Rabbi Jeffrey Goldwasser lives and works in southern Florida’s Treasure Coast and serves as the rabbi of Temple Beit HaYam in Stuart, FL. He was ordained in 2000 from Hebrew Union College-Jewish Institute of Religion (the seminary of Judaism’s Reform Movement). In addition to blogging for his own blog, Reb Jeff, he’s also one of the Reform “Ask the Rabbi” rabbis on About.com.
As a part of our “Many Voices” Q&A series, we had the fortunate opportunity to ask Rabbi Jeffrey Goldwasser of the blog Reb Jeff a few questions:
Progress Planet: What do you do for a living? (if, that is, you’re not making your living from blogging!)
Rabbi Jeffrey Goldwasser: I am a congregational rabbi. I serve the Jewish community of Martin County, Florida, as the rabbi of Temple Beit HaYam in Stuart.
PP: How long have you been blogging?
RJG: I started blogging in February of 2011.
PP: Why did you start blogging? Why do you continue to do it?
RJG:I think my job, primarily, is to be a teacher of Torah. I work to get other people to love Torah as much as I do and to inspire them to build a life around the values of Torah. Blogging, to me, is like a great big megaphone that allows me to do my job better. It allows me to reach further and to more people than I could ever do just by talking to folks in my little synagogue.
Over the time I’ve been doing it, the blog also has become a spiritual practice for me. It forces me, two or three times a week, to do a little bit of studying, a little bit of thinking and a little bit of putting my thoughts into words. That helps me — little by little — to grow as a person and to clarify my intentions in the world.
Also, I really like writing. I think I’m pretty good at it. Blogging is a way of getting regular exercise at writing and allows me to improve my skills.
PP: Why did you choose the name of your blog?
RJG: First and foremost, the URL was available.
Secondly, I like the old Yiddish title of “Reb.” It basically translates into English as “Mister,” but it conveys a little bit more. It says, “a person who lives to be a good person.” That is as grand a title as I ever aspire to claim. Also, I like the odd juxtaposition of the Yiddish “Reb” with my distinctly Anglo-Saxon name of “Jeff.”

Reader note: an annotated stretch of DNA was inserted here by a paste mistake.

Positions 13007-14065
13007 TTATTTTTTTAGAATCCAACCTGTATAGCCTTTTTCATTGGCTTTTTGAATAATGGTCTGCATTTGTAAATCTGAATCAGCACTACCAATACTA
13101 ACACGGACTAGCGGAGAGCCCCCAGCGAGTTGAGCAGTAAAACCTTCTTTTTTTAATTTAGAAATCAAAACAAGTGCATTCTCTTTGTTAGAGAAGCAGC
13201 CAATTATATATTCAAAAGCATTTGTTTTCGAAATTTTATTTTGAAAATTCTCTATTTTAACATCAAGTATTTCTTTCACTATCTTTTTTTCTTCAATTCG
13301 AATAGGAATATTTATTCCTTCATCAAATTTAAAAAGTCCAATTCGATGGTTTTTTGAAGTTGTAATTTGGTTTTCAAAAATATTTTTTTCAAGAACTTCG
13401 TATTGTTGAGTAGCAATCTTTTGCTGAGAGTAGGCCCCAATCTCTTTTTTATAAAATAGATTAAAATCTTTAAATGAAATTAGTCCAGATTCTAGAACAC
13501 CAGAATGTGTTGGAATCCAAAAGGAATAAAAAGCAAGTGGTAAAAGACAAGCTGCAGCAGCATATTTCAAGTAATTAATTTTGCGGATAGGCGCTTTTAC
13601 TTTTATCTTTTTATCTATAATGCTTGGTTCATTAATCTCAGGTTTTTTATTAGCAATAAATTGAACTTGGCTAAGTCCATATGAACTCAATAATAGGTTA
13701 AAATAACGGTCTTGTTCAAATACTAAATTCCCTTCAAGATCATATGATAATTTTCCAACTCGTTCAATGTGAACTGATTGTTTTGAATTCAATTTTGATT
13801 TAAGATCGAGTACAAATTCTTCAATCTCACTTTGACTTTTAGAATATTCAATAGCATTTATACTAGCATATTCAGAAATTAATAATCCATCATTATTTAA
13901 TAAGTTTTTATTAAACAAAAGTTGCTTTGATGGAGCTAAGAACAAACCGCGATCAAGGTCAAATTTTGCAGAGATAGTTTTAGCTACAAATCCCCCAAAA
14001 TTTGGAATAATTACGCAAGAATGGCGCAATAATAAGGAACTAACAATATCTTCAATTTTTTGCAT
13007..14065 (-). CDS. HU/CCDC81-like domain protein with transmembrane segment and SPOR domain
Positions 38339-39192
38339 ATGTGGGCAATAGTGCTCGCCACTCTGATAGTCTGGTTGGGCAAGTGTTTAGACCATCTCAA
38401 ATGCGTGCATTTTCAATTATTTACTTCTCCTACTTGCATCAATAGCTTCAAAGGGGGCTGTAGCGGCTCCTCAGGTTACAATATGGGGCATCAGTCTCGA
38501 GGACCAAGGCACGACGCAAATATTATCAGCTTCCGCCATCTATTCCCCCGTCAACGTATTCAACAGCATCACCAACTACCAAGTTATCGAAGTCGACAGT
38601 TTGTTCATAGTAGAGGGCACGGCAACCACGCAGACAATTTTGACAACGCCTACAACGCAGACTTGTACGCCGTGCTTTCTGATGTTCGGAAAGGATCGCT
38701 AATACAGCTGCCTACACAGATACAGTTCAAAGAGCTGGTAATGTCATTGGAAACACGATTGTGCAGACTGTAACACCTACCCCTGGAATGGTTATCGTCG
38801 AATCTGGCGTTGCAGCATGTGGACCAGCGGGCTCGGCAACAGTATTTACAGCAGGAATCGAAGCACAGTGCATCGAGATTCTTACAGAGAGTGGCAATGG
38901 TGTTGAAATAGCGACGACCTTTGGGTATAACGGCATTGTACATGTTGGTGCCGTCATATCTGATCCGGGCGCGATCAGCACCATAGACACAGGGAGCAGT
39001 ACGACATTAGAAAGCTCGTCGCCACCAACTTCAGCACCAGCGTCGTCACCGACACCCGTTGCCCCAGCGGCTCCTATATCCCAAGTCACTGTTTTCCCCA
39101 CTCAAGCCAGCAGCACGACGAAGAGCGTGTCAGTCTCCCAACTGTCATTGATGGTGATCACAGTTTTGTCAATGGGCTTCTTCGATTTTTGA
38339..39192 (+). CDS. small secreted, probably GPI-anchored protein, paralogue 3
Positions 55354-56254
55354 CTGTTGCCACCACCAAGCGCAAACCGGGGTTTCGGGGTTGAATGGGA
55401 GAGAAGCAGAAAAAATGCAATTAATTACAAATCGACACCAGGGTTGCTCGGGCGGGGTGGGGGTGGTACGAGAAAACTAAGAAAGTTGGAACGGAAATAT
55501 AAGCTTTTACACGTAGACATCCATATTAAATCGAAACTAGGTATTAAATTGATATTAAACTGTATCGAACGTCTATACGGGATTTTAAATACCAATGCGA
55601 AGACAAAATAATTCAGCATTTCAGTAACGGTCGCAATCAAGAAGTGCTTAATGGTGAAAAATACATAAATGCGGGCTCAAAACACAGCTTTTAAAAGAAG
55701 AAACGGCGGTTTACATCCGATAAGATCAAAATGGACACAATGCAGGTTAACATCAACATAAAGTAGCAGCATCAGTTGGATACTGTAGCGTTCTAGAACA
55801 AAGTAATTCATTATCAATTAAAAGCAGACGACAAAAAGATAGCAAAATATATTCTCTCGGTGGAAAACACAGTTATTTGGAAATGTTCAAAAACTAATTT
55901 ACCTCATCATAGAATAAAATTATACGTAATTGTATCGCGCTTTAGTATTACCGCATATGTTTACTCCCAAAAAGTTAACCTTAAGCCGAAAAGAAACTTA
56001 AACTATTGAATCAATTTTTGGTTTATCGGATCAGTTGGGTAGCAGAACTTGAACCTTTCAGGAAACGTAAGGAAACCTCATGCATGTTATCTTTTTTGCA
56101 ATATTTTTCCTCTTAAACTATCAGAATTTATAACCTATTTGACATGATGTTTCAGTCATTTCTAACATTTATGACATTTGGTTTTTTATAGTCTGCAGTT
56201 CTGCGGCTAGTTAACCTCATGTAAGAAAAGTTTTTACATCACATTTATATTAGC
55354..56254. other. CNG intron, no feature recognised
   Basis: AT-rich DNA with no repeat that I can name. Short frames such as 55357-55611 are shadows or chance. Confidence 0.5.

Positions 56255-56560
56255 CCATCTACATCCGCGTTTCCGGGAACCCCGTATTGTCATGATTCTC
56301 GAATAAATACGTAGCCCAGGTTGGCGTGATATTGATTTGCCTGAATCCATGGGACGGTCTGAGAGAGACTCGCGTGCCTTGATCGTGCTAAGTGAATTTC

PP: What are your personal goals for your blog? What do you hope to achieve with it?
RJG: My goal is to reach folks, to inspire them to hope for more, to make them smile, to help them make the connection between Torah and living a joyful life, and to get them to think about making their synagogues more joyful places. I hope to change the world (one blog reader at a time).
PP: What is one of the greatest things that’s happened to you as a result of being a blogger?
RJG: I get a lot of people to come up to me and say, “Oh, I really like what you wrote on your blog this week. That really made me feel good.” To me, that’s just priceless.
PP: What are some other blogs/websites you love to read for general interest and/or inspiration?
RJG: I’m going to be very honest here. I don’t read a lot of blogs. Most of the inspiration for my blog posts comes from reading I do from old media (what used to be called “books”). I read my friend Rachel Barenblat’s Velveteen Rabbi blog pretty regularly. But that doesn’t really count, since I knew Rachel in “real life” and loved everything she said long before I read her blog.
I’m a political junkie and a baseball nut, so I read blogs about those topics, even though the thoughts from them don’t make it into my blog. (Sometimes the writing style does, though. I always thought the best writing in the newspapers is on the sports pages).
PP: In your opinion, what stands in the way of peace in the world?
RJG: I don’t have a romantic or preachy answer to that question. There is a lot that stands in the way. We are far away from what the world could and should be.
A lot of it is politics. Power is distributed in a way that works against the interests of peace and toward the interests of conflict. Some of it is cultural. Way too many people in this world have been taught to distrust others and to resolve conflicts with violence. Some part of it, I suppose, is also spiritual. People cannot create peace with others until they create peace within themselves.
The bottom line for me — realist that I am — is that it’s mostly about power.